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Offgrid novice/propane range wants to make artisan bread - LONG, sorry

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Cady36's picture
Cady36

Offgrid novice/propane range wants to make artisan bread - LONG, sorry

Wow, loved finding this site. Was looking for pizza crust and had been planning on looking up artisan bread recipes tomorrow, but hit this site. Wish there was a "New, green idiots" forum category.

I live off grid, in Idaho. Our oven is a gas range that (I assume) has been rejetted for propane. Most of the propane references I've found on this site have to do with some camping thingy that Coleman sells.

I live and work in heaven: an old funky log cabin in the Idaho low panhandle mountains. We moved here 5.5 years ago and I've been feeling a distinct lack of decent bread for that entire time.

I'm a really good cook. Dinner last night was homemade shrimp manicotti - shrimp/onions/garlic/herbs in ricotta and whole milk mozzerella, with homemade manicotti shells and a marinara cream sauce - and that's a weeknight dinner ;-). (Was great.) I'm not afraid of cooking, but I AM afraid of baking. I can invent anything when I cook, but baking is voodoo.

We moved here from Portland, Oregon where you could ALWAYS get good bread, even at corner grocery stores, I swear. The bread where I live...sucks. In the past six months (after almost six years!) they finally have started buying dough or something for two kinds of bread from some other company, but they don't cook it long enough, so these teeny, un-risen sourdough loave that they sell are sort of...pale, white - whatever you might call it. Just not cooked enough.

To get adequate bread, we have to drive 65 miles to either Coeur d'Alene or Moscow, and even then, it's sometimes hard to come by.

I used to bake on occasion - sandwich bread, basic braided loaves for Christmas, cinnamon rolls (and of course, cookies and brownies and stuff...I'm not into sweets but friends of mine are!)

This will probably only make sense to West Coasties - actually, I'm not sure where all these generic grocery stores are - but our favorite breads these days (65 miles away) are the artisan breads at Safeway. I'd love to be able to make something even slightly like what is sold there: Crusty, chewy, and given to lots of variations. Actually, I'd love to make stuff a bunch better, but I'd settle for Safeway "Artisan" breads- their generic Tuscan-like (only salted ;) loaf, parmesean whatever. I'd settle for just plain old bread. lol. (Seriously, you have no idea how bad the bread sucks here!)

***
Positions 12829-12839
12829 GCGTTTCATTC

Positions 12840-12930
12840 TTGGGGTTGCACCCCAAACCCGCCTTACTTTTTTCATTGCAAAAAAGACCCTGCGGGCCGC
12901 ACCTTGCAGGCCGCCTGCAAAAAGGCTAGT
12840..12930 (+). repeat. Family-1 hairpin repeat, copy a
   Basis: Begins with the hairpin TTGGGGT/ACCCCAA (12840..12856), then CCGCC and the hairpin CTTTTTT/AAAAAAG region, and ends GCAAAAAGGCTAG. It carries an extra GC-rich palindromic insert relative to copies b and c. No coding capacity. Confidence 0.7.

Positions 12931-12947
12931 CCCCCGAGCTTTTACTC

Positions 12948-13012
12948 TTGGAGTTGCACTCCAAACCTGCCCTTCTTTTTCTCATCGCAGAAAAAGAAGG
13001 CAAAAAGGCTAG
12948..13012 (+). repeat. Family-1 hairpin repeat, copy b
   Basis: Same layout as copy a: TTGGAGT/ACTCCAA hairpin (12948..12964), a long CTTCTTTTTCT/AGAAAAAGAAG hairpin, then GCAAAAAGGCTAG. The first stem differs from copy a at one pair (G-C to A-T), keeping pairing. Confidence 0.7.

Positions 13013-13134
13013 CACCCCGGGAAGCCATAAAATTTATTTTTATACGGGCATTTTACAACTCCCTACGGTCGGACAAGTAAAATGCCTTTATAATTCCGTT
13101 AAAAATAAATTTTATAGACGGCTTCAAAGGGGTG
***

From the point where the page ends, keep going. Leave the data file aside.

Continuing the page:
One draw back I have is that we've got a propane oven (range). It just doesn't seem like I get the heat from this range that I would from a natural gas or electric range. (I notice it especially when trying to saute.) To make matters worse: All the numbers are worn off the oven dial. I finally got an oven thermometer and scritched a mark in the dial at 350 degrees. We just sort of guess from there.

Anyone have a suggestion of a bread recipe on this site I might try? For someone fairly technical who can follow directions, but hasn't baked much? I love crusty, *really* chewy, loaves. (Chewy chewy chewy - lol - I found a recipe a couple of weeks ago that I tried for french bread and to my way of thinking, it ended up sort of biscuit-y.)

Sorry this is so long!

Julie

P.S. We also have an old wood cookstove - I've used one of these for baking in Portland, but never used it for baking here.

 

Eli's picture
Eli

Welcome to TFL you will find most of what you need here to make that chewy loaf! Just do a search in the left hand corner. Try your hand at a sourdough. You can order them off the internet from several places. Northwestsourdough is one. I say fire up that wood cookstove and make some artisan dark, crispy, chewy bread.

Eli

Cady36's picture
Cady36

Hey, Eli, thanks for the reply. It's a really excellent site.

I did a lot of searching before I posted, and the problem is...that it's such an excellent site. lol. There are so many posts, that it's hard to narrow down the search results.

If you search for "propane" there are 52 - most of them have to do with some sort of camping oven, and the rest seem to have to do with natural gas.

If you search for "artisan" or "sourdough" in that box, there are 1000 hits. (That's to be expected, I guess - lol). The fact that the number of hits ends at 1000 in both cases, tells me that's probably a logical limit of the search, so who knows how many there are in reality? lol

Searching for "propane artisan" (no quotes) brings up several copies of the header of this post and a few posts about camping ovens.

What I'm really looking for is an artisan bread recipe - even just a basic basic chewy bread recipe - that can be made successfully and consistently in an underpowered propane range oven by a beginner. (Full size range, just like you're used to, only jetted for propane, which seems to not burn as hotly.)

 Everything I've done so far has turned out sort of...biscuity. (Even the pizza dough on the pizza we just had - made a sponge that was left for eight hours, then created a dough out of the sponge that was kneaded for 15 minutes, let it rise, rolled out a pizza, let that rise for a few minutes...dough looked great, pizza looked greatbut the texture is still...biscuit-like. This is true even of bread made from store-bought bread dough, so at least part of it has to be the stove, though most if it is probably me!)

I guess, a recipe or a method that isn't temperature sensitive, isn't hard for beginners and still yields good results. I'll tackle the cookstove once I master the basics on our propane range.